In today’s era, everyone is approachable. Open your favourite social network, and you would get a detailed update into the lives of individuals like Kohli, Rohit Sharma, Jasprit Bumrah. Not to say that that in any way takes anything away from all that they have achieved throughout their careers or diminishes respect for them, but what it does mean is that you no longer find the need for a qualification to approach these individuals and be candid with them, and that takes away some of the rigour and discipline away from youngsters who feel like they could be on par non-sportingly with some of the senior members of the team. The youngsters are notioned and conditioned to think of them as friends first and seniors later, which is a clear sign of the changing of times.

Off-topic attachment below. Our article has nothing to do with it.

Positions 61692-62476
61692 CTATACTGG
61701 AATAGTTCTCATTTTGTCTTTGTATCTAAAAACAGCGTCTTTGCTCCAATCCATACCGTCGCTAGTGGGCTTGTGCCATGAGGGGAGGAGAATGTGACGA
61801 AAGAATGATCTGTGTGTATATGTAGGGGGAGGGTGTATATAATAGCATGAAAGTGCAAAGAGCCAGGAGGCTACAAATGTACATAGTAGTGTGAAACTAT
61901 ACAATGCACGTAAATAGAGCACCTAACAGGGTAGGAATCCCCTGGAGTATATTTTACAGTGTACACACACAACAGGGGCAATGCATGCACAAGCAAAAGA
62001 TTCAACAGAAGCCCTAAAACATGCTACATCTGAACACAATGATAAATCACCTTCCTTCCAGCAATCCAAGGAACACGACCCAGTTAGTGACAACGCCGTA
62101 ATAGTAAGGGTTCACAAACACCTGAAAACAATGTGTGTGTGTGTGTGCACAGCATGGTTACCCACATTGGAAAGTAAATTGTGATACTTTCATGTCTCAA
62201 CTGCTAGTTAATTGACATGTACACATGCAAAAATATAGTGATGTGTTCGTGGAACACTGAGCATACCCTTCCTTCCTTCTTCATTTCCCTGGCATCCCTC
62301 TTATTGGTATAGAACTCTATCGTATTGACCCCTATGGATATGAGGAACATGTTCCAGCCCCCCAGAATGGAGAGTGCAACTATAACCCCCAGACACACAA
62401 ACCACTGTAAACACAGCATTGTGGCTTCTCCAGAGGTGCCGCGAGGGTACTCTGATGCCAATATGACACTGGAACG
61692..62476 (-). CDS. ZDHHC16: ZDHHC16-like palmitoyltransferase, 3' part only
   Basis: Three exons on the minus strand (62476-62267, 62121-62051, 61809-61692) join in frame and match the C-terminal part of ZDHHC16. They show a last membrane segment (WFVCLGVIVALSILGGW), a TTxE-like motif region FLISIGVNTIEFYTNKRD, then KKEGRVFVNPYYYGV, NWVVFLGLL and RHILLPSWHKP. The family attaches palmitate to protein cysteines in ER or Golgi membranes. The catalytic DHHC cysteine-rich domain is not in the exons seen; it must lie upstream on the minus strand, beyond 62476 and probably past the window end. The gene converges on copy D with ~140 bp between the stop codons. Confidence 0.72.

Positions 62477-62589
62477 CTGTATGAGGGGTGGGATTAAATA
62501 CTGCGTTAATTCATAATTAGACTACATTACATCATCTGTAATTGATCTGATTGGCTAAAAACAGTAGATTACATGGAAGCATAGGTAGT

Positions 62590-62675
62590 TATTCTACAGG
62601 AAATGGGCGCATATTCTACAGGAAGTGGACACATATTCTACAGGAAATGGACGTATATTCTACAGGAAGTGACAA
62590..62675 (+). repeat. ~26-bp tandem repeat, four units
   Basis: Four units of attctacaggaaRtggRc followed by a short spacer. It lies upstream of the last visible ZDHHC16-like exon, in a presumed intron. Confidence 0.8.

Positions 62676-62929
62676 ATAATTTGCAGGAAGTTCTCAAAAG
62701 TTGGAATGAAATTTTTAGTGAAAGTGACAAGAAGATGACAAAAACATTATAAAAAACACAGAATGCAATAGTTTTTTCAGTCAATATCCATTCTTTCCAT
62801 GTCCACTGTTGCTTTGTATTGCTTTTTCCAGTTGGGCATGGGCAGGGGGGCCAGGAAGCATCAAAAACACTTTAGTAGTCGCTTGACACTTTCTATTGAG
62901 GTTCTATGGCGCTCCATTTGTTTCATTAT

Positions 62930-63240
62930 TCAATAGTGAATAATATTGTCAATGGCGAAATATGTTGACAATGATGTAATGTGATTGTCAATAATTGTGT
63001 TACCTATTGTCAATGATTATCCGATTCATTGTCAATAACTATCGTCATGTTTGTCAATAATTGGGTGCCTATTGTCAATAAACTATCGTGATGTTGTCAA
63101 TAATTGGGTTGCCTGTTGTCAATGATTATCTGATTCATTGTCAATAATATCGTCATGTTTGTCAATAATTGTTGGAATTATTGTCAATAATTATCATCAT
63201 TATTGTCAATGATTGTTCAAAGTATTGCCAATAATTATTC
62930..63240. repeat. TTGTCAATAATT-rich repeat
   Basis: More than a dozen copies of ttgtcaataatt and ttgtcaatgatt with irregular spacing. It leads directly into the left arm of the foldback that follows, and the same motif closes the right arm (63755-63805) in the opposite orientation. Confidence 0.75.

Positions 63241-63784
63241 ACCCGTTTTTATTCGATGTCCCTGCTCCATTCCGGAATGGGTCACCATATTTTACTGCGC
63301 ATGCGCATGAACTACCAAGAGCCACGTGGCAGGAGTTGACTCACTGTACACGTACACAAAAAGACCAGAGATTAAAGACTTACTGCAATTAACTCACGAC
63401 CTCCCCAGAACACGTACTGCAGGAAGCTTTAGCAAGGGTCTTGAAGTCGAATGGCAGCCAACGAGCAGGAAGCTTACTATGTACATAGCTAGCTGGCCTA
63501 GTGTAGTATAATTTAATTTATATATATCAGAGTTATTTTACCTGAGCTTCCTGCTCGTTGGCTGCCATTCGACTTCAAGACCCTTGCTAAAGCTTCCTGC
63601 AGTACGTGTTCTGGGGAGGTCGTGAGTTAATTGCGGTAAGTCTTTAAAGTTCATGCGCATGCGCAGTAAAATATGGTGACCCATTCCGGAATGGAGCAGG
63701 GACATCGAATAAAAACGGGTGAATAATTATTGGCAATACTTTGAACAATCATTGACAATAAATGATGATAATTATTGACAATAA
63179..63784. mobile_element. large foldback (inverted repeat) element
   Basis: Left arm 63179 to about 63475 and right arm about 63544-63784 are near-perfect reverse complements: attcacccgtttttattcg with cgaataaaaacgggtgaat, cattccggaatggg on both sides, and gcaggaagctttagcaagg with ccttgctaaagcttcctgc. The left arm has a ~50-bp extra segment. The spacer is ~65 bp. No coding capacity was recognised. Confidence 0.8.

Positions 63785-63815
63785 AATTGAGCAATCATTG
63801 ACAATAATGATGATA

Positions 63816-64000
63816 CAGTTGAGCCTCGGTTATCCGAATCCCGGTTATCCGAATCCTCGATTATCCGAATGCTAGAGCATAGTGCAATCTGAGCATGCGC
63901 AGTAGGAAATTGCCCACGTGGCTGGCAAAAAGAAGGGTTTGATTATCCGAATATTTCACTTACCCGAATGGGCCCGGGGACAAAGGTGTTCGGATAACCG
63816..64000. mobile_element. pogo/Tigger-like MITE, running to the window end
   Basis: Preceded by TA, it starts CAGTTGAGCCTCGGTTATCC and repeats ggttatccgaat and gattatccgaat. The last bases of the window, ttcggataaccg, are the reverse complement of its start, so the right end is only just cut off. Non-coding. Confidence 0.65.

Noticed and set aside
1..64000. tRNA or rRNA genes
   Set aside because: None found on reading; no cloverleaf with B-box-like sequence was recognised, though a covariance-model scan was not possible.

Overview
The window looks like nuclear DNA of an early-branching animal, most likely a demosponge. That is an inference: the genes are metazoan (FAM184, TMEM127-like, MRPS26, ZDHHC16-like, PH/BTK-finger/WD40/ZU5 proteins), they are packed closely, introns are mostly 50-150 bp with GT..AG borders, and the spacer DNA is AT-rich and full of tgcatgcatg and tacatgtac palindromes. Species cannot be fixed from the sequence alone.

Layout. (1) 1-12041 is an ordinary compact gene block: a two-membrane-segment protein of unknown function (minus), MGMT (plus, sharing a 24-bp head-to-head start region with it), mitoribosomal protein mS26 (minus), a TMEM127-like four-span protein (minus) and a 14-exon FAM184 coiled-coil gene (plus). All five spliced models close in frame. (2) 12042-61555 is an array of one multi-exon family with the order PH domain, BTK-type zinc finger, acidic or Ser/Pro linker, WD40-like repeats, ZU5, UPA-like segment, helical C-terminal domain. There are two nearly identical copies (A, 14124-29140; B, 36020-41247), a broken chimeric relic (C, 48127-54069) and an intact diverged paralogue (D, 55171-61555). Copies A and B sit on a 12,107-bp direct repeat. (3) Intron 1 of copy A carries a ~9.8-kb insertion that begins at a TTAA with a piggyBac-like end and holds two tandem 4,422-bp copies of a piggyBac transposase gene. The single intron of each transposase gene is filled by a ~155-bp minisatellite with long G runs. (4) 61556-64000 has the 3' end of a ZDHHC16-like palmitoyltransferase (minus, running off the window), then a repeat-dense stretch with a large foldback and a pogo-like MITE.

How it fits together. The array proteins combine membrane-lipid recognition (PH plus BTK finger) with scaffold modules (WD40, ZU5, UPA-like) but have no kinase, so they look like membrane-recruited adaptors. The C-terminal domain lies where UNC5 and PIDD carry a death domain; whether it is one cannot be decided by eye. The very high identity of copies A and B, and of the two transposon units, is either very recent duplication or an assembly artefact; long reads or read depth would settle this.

Of course when talking about the change in dynamic, we cannot leave out the single greatest revolution the sport of cricket has seen in years – the IPL.

About the younger generation, Yuvraj said he got the vibe that they were only interested in playing limited-overs cricket. “I was at NCA once and I interacted with the younger lot. I was observing (some) boys there who didn’t want to play Test cricket. They don’t want to play four-day cricket for their own state. They are happy playing one-day cricket because of IPL.”

The IPL has brought about a dramatic transition where once spotlight was reserved for the youngsters who were the most consistent and performed brilliantly in the domestic scene for months and years has now shifted to month of fast, brazen and wild T20 action where the only goal is to hit as hard as you can and uproot as many bails as you can with every ball. Franchise cricket is a different ball game with the attention of public, media and the money involved and it is easy to distract a sense of discipline in any up and coming cricketer who wants to make it big.

It’s hard to remain rooted to the ground when you’re treated like you’re a superstar at 18 or 20 years of age.